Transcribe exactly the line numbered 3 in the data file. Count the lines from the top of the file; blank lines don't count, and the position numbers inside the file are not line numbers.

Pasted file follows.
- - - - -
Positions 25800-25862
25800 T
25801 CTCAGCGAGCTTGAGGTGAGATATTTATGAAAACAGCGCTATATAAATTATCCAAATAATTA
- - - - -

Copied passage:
25801 CTCAGCGAGCTTGAGGTGAGATATTTATGAAAACAGCGCTATATAAATTATCCAAATAATTA